Study: Temporary foreign workers in the Canadian labour force: Open versus employer-specific work permits
Temporary residents with open work permits (OWP) accounted for 1.2% of total T4 earners in Canada in 2016 compared with 0.5% a decade earlier. This is a larger increase than among those with employer-specific work permits (ESWP), whose share grew from 0.2% to 0.3% for high-skill workers and stayed the same at 0.3% for low-skill workers.
These are among the findings of a new Statistics Canada study that also compares the labour force participation of these three types of temporary foreign workers. OWP holders can work for any employer, while both high-skill and low-skill ESWP holders are restricted to a specific employer who could not find suitable Canadian workers.
This study is based on Statistics Canada's Canadian Employer–Employee Dynamics Database. Specifically, temporary residents with work permits from the Temporary Residents File are matched to their earnings from the T4 Statement of Remuneration Paid File and industry information from the National Accounts Longitudinal Microdata File.
Among those with T4 earnings, OWP holders had the lowest median annual earnings, at $16,700 in 2016. The median annual earnings were $47,300 for high-skill ESWP holders and $19,000 for low-skill ESWP holders.
High-skill ESWP holders were overrepresented in professional, scientific and technical services, and in arts, entertainment and recreation. Low-skill ESWP holders were overrepresented in agriculture, forestry, fishing and hunting.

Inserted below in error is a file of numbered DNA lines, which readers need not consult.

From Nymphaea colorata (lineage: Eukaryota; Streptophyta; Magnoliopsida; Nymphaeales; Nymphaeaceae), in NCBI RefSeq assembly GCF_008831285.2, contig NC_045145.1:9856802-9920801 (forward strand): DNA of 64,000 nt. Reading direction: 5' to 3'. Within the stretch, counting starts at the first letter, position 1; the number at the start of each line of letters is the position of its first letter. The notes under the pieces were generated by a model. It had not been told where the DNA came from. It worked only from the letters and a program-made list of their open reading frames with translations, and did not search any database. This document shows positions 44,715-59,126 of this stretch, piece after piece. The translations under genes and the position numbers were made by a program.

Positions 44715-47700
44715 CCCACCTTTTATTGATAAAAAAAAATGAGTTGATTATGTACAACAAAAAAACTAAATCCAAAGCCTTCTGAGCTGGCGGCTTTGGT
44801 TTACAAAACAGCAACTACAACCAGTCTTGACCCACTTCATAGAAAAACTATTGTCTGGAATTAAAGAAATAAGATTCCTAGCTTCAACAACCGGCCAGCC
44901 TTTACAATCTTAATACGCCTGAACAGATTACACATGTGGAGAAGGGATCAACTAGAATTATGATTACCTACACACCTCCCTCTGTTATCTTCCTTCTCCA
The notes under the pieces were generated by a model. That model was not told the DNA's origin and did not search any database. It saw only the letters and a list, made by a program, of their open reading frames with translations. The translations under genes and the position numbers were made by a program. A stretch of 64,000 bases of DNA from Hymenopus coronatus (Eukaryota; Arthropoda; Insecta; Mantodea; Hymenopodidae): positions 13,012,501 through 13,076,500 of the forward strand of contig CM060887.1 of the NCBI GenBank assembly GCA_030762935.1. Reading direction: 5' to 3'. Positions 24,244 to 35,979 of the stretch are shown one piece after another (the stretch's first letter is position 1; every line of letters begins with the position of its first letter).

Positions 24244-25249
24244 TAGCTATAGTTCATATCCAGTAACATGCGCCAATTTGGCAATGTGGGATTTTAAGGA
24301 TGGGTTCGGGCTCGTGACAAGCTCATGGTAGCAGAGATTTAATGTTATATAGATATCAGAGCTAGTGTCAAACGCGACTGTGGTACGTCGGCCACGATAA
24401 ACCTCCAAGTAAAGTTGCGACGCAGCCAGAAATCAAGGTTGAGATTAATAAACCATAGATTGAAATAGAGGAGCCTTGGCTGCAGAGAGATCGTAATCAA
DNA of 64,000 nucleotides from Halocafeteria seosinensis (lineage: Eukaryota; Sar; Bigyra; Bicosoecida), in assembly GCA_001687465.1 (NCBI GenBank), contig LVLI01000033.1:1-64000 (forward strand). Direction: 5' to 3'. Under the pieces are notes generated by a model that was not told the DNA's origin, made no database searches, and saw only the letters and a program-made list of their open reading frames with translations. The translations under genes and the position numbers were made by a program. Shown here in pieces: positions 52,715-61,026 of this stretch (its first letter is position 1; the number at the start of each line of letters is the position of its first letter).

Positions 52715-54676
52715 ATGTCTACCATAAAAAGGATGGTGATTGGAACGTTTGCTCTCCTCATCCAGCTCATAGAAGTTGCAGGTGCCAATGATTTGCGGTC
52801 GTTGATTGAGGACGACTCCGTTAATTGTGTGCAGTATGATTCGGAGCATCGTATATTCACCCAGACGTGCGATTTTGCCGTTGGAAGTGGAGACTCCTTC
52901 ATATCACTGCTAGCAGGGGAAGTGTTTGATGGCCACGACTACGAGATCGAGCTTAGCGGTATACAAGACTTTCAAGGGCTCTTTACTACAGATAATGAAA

The industrial distribution of OWP holders was more diverse. They were overrepresented in sectors where young and less-educated Canadian workers are highly concentrated, such as accommodation and food services; administrative and support, waste management and remediation services; and retail trade. They were also overrepresented in industries where university-educated Canadians tend to work, such as professional, scientific and technical services.
Note to readers
Temporary residents who received T4 earnings in Canada in a given year were counted as having worked in Canada. Canadian employers generally need to complete a T4 slip annually for each employee. Therefore, receiving T4 earnings is an indication of having participated in the labour market as a paid worker. Some work permit holders may have worked in Canada but were not issued a T4 slip; these individuals were not included in this study since they could not be identified in the current data.
The research article "Temporary Foreign Workers in the Canadian Labour Force: Open Versus Employer-specific Work Permits," which is part of the Economic Insights (11-626-X) series, is now available.
For more information, or to enquire about the concepts, methods or data quality of this release, contact us (toll-free 1-800-263-1136; 514-283-8300; STATCAN.infostats-infostats.STATCAN@canada.ca) or Media Relations (613-951-4636; STATCAN.mediahotline-ligneinfomedias.STATCAN@canada.ca).
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